I can’t actually list my first 11 gigs with any degree of accuracy, but I know that at least two of them didn’t fit that pattern at all. I spent the summer of 1982, before going to university, working as a cleaner in a printing works near the town of Ludwigshafen in West Germany. It was a grim and lonely period of my life, but one of the few consolations was that I did get the chance to go to some great gigs. Not in Ludwigshafen, which is rather like a German version of Stoke, but across the Rhine in neighbouring Mannheim, an altogether classier town.
It was in a theatre there that I saw two classic blues acts that summer: Sonny Terry (b. 1911) and Brownie McGhee (b. 1915), and the comparatively youthful Albert Collins, who was around 50 at the time.
I’m making a big deal about their ages because it was a major factor in the impact of their performances on me. Terry was blind and had to be led onto the stage by a helper; he wore a belt with pockets that contained his harmonicas, presumably in a set order so that he could reach for any particular harp and know where to find it. As for McGhee, he limped on stage with the help of a walking stick and played the entire concert sitting down.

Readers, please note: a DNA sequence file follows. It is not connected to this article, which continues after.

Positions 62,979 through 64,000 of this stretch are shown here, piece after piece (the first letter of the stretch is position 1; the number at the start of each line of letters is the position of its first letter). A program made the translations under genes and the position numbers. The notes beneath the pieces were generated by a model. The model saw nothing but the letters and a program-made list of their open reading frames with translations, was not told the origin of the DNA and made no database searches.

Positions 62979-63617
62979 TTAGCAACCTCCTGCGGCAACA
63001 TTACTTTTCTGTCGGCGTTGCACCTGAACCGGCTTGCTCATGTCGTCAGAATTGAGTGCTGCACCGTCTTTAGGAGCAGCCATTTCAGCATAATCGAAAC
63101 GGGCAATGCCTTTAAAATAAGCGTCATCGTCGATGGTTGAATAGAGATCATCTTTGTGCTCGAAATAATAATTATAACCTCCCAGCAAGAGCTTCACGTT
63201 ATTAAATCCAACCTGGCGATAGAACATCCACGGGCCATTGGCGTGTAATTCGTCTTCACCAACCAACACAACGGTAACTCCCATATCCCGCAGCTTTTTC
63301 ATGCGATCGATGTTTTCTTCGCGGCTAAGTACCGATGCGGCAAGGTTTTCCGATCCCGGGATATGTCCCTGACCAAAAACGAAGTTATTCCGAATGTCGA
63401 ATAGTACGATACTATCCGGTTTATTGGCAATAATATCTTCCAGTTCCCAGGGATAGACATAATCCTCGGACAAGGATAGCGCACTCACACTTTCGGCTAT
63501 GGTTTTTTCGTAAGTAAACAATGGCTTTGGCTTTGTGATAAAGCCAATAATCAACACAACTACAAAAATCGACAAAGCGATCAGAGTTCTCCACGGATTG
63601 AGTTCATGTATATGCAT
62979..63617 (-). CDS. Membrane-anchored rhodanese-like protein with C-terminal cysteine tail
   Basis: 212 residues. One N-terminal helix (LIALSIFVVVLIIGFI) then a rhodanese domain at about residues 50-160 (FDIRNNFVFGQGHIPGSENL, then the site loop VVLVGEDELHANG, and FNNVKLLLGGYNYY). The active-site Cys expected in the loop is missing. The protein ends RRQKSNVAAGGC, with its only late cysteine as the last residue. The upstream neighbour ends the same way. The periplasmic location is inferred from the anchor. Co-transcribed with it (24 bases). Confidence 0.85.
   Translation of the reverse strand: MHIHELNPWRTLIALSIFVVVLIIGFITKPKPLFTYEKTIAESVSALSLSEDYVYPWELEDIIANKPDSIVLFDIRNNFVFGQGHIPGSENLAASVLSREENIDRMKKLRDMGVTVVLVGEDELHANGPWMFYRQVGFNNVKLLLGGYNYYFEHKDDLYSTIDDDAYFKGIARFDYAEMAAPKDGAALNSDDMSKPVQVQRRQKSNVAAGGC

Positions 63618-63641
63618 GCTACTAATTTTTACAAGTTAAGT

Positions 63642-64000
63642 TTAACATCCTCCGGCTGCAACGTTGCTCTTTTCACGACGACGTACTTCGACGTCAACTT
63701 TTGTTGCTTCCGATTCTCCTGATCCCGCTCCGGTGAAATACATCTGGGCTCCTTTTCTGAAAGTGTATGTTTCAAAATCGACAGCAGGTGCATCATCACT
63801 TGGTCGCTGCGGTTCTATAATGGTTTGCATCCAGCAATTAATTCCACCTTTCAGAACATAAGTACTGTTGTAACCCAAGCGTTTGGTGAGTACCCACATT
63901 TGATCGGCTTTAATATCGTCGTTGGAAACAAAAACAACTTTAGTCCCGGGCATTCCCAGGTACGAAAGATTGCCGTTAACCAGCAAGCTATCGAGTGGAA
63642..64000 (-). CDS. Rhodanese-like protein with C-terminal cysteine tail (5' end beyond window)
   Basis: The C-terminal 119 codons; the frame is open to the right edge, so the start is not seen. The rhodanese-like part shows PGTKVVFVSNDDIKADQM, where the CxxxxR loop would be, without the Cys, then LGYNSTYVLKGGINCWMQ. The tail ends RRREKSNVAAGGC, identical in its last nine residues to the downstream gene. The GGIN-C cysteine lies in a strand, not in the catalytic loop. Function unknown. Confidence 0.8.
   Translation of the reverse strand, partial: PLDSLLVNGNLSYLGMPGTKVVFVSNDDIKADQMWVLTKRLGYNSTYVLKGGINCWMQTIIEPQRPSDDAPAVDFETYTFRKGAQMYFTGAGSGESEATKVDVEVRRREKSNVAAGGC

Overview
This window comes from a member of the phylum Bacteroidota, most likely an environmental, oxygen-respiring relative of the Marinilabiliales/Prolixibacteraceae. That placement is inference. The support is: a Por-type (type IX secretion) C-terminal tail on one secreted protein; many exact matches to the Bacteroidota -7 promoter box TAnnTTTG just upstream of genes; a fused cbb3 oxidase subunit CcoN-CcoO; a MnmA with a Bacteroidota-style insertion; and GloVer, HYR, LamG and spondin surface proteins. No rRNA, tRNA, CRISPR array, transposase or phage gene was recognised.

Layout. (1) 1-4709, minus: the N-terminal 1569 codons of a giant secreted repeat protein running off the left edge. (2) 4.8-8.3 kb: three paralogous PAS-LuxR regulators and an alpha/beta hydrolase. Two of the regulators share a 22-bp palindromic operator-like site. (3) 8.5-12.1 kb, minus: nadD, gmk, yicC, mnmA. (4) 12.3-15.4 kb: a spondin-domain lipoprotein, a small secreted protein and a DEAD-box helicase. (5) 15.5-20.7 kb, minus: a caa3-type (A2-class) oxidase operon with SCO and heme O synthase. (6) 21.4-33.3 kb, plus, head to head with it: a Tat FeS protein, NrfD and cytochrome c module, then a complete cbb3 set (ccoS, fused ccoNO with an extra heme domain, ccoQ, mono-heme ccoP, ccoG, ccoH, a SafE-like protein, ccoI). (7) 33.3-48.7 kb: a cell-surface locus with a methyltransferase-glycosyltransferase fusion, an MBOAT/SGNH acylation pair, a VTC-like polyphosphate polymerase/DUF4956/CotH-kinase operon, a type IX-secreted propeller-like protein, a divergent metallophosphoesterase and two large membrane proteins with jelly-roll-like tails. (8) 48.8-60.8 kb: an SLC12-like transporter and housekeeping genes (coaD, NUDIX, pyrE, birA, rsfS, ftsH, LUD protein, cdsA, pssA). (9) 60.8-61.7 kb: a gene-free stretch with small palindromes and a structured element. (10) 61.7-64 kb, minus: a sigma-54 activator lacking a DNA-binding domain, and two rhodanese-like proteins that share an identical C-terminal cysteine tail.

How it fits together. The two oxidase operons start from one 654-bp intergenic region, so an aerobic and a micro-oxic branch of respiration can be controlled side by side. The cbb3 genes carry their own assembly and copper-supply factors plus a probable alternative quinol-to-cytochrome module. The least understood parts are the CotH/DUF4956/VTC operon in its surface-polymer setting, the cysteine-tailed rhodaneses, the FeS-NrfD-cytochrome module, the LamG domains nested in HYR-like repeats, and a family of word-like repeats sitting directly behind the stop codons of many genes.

I can’t recall any specific song they performed that night, but their raw, acoustic country blues had an ageless feel that plugged you right in to the medicine shows of the 1920s where they first started playing. If I’d had any doubts beforehand (from my limited exposure to the blues via the likes of the Rolling Stones and Eric Clapton) that this was music with a history, it vanished right then.
As for Collins, he was my first exemplar of the showmanship of the blues. He had two big gimmicks. One was to emphasise the ‘ice-cold’ sound of his guitar with instrumentals whose titles made full use of the thesaurus – ‘Frosty’, ‘Deep freeze’, ‘Icy’ and so on. The other was an extraordinarily long guitar lead that allowed him to free himself from the confines of the stage - most memorably on one song when, while playing a solo, he disappeared from view altogether, only to reappear (to huge cheers from the audience) up in the balcony. He never missed a note.